Merseyside Police trains a group of young people to become “detectives” for the week
2 years ago
Merseyside Police has welcomed some new recruits this week, as 15 secondary school pupils have been “sworn in” as detectives.
The Trainee Detectives scheme – which has been developed alongside Everton in the Community, the official charity of Everton Football Club, is part of a project which helps young people make the right decisions for the future and equip them to recognise the signs of criminal exploitation.
Funded by the force’s Project Medusa team, Everton in the Community (EitC) and Steve Morgan Foundation’s Impact Model – the week-long programme sees the ‘trainees’ given their own fictional knife-crime case to solve.
Guided by trained detectives, the young people will be required to interview the ‘suspects and witnesses’ over the course of the week and eventually bring the ‘suspect’ to Liverpool Crown Court.
To learn more about the impact of knife crime, the young people will meet with former police officer and gang expert Dean Coady and Nurse Clinician Rob Jackson – who will talk about knife crime injuries he has seen and operated on during his career.
Finally, they will be invited to Liverpool Crown Court, where they will be given an overview from a representative of witness care and an introduction to the criminal justice system and court procedures.
The programme has been designed to raise awareness of criminal exploitation and demonstrates how young people can be manipulated and exploited by those causing suffering in communities through criminality and violence.
Jimmy Belmar from Project Medusa said:
“This programme was developed with Everton in the Community to give young people an insight into how criminals will use and exploit people for their own gain. It also demonstrated the impact of criminality and violence on a victim’s family, friends, the local community and health professionals.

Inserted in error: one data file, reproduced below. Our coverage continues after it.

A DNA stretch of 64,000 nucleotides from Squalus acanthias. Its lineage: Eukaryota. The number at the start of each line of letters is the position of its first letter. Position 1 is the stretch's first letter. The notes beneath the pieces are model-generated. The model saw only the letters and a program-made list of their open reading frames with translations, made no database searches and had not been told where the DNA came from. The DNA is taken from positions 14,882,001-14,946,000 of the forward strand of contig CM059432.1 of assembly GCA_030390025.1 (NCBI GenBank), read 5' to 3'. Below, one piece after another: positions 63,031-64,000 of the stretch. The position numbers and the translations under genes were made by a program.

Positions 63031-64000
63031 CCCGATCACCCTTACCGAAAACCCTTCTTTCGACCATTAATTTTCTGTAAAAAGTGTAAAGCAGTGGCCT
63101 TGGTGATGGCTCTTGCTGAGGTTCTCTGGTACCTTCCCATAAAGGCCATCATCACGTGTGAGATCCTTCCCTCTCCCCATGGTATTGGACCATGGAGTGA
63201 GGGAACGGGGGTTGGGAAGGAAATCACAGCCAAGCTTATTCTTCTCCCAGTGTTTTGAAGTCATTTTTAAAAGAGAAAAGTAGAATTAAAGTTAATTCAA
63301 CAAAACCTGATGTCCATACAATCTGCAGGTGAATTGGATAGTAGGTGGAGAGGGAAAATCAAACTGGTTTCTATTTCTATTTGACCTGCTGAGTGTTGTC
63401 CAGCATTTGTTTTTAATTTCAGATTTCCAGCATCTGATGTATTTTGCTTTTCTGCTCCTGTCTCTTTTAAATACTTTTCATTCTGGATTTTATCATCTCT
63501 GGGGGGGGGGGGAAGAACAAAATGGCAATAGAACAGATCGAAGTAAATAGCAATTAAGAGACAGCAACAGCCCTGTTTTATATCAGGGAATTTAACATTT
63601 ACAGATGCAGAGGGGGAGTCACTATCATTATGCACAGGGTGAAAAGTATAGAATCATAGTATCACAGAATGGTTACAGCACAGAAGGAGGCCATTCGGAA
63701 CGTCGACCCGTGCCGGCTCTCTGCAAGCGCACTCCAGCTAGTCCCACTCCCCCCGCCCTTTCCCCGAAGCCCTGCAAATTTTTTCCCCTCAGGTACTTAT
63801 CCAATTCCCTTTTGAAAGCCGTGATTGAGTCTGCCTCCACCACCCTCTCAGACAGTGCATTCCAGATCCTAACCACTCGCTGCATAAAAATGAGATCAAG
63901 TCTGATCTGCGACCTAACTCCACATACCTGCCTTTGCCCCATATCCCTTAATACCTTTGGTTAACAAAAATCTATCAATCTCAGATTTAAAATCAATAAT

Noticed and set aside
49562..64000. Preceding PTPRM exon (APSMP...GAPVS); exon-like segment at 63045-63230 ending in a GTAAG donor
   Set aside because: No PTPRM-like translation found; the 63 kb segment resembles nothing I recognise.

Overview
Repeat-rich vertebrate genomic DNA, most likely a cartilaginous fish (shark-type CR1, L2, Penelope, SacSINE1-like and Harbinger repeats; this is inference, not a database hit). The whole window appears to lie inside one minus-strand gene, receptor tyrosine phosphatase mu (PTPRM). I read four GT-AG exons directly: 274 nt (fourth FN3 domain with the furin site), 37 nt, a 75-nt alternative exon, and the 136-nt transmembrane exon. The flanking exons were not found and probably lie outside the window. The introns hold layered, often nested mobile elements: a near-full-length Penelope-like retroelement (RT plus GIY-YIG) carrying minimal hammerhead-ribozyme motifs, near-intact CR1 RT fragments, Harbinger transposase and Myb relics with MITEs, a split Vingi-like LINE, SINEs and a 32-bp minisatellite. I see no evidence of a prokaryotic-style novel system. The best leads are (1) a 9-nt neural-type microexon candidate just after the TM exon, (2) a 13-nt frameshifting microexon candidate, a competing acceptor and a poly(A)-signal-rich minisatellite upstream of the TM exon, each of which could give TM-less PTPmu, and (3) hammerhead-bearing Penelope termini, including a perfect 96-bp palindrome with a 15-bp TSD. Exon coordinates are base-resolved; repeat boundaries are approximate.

“This is the third time the force has ran the scheme and we know from previous students, it gave them a better understanding of the impact of crime on families and communities and the dangers and consequences of serious violent crime on our streets.
“Throughout their week-long journey they will see for themselves how the wrong decisions can have a major impact not only on the life of a victim, or offender, but also on their families, close friends and the local community. They will also learn about criminal exploitation and how calculating criminals can target and manipulate young people and entice them into a life of crime and violence.
“This scheme is part of the on-going Project Medusa operation, and aims to equip our young people with the ability to make the right lifestyle choices, which keep them, their families, and their local community safe. Our ultimate aim is to show young people there are other choices they can make that are within the law and without the dangers that come through becoming involved with organised crime groups.”
Sue Gregory, Director of Youth Engagement for Everton in the Community, said:
“We are delighted to be working alongside Merseyside Police once again to collaborate on an innovative project with an aim to raise awareness of criminal exploitation, as well as the dangers and consequences knife crime can have on our communities.
“This project follows a successful pilot, ran with Merseyside Police in the Speke-Garston area, which led to a further five-year investment form the Steve Morgan Foundation
“By providing young people with a visible representation and insight into serious issues within our community, we hope we can continue this relationship with Merseyside Police to further develop our early intervention programmes to support and protect those at risk.”